Even with various precautions and safety measure undertaken by the State Government to ensure the safety of both the Sikkimese people and those visiting, various tourism hotspots and tourist destinations like Lachung, Yuksam, Assam Lingzey, Ribdi-Bhareng GPU under Daramdin constituency, West Sikkim and other places have decided to remain closed for the first phase of Tourism Unlock 1.0 in Sikkim till the end of November for all domestic and foreign tourists, after consultation with the local authorities and communities looking at the spread of the coronavirus in Sikkim.
However, other states in India like Himachal Pradesh, Uttarakhand, Goa, Rajasthan, Madhya Pradesh have been open for tourism ever since the Unlock 2.0 from July 1.Whereas other states like Arunachal Pradesh, Odisha and Ladakh are accepting tourists from October during Unlock 4.0. Neighbouring hill stations Darjeeling and Kalimpong have also been opened for tourism since September last month. Sikkim and its general public since entering into the phase of community transmission with an average of almost 40 cases had been wary of opening doors for tourism, however with the tourism industry and its stakeholders in the state after having suffered much loss, had to open its door, since living with coronavirus is now the new normal and cannot afford to continue being closed for tourists.
Efforts have been carried by various Tourist associations, taxi drivers associations and homestay associations among various others, who are the main stakeholders of the tourism sector in a bid to practise safety have organized multiple workshops and training programs and to bring more tourists into the state. Sikkim Hotel and Restaurant Association organized a three-day training programme on the SOPs issued by the State Government to provide good and safe service to tourists before the reopening of the state borders.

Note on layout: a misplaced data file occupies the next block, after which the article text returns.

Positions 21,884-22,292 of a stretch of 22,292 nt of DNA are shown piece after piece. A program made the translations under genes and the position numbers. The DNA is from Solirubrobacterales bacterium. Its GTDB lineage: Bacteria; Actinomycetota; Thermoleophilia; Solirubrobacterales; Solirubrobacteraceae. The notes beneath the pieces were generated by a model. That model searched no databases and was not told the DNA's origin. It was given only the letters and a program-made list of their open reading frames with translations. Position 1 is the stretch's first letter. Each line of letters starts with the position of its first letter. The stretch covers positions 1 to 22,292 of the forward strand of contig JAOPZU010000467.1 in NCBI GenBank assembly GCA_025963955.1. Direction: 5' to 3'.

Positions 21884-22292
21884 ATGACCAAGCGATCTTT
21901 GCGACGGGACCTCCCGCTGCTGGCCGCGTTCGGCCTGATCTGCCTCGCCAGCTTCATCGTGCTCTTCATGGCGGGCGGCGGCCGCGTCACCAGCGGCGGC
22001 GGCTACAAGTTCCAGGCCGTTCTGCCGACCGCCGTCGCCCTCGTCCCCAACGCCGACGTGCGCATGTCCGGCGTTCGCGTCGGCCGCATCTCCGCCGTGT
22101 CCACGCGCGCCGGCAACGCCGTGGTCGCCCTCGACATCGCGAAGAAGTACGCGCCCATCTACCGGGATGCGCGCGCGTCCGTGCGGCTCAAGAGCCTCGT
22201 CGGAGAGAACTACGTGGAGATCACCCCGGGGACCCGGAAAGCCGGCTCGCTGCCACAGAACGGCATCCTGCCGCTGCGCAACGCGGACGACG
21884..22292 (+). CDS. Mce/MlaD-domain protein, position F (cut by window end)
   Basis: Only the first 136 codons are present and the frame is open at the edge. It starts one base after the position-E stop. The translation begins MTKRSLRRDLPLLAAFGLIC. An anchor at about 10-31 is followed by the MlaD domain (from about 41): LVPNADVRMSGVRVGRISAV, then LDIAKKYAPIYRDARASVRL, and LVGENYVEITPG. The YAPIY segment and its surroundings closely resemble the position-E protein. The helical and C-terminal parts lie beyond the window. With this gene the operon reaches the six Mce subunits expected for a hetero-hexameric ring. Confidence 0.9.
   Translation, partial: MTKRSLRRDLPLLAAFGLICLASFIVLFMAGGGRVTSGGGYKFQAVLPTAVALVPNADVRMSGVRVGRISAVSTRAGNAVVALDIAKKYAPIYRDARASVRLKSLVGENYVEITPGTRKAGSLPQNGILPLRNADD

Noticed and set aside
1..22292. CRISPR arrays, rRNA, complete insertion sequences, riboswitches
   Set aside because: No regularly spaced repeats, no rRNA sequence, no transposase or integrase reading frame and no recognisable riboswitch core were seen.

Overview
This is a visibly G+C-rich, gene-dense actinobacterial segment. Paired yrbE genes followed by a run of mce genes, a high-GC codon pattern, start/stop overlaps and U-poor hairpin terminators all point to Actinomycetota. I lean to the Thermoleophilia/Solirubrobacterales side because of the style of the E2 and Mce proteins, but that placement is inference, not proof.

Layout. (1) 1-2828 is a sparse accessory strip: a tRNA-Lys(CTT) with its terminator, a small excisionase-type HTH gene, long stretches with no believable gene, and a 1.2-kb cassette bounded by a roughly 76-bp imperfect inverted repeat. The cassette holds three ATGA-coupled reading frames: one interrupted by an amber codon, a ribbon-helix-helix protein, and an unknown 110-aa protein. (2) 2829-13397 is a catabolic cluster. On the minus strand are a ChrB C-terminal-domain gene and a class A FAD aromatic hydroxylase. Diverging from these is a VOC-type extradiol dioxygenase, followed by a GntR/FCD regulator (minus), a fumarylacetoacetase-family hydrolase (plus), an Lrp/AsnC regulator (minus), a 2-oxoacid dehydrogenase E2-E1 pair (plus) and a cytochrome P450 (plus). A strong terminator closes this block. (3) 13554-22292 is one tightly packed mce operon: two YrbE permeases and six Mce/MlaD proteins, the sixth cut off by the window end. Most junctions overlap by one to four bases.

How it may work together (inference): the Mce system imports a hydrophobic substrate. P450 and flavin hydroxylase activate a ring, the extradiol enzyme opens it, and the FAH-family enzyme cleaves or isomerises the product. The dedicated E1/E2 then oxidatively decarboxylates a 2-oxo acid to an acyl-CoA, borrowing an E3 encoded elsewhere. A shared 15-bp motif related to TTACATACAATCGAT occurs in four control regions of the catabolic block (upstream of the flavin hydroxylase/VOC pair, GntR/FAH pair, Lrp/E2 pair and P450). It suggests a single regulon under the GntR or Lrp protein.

Sikkim United Tourism Organization (SUTO) formed a monitoring team to ensure the proper implementation of the SOPs issued by the State Government for the reopening of borders for tourists. Ganesh Siwakoti, President of SUTO expressed his gratitude towards the State Government for the various financial relief measures for stakeholders in the tourism sector like him, and for resuming tourism activities and understanding the losses and situation of the stakeholders.
The Travel Agents Association of Sikkim (TAAS), also invited all its members to participate in a training programme on the SOPs and COVID-19 protocols of the State Government for the reopening of the state borders. The Pelling Tourism Development Associations of Pellin, West Sikkim conducted various awareness programmes and activities to bring more tourists into the area. The All Sikkim Travel and Homestays Association (ASTHA) also conducted a guidelines training programme on the procedures of the State Government.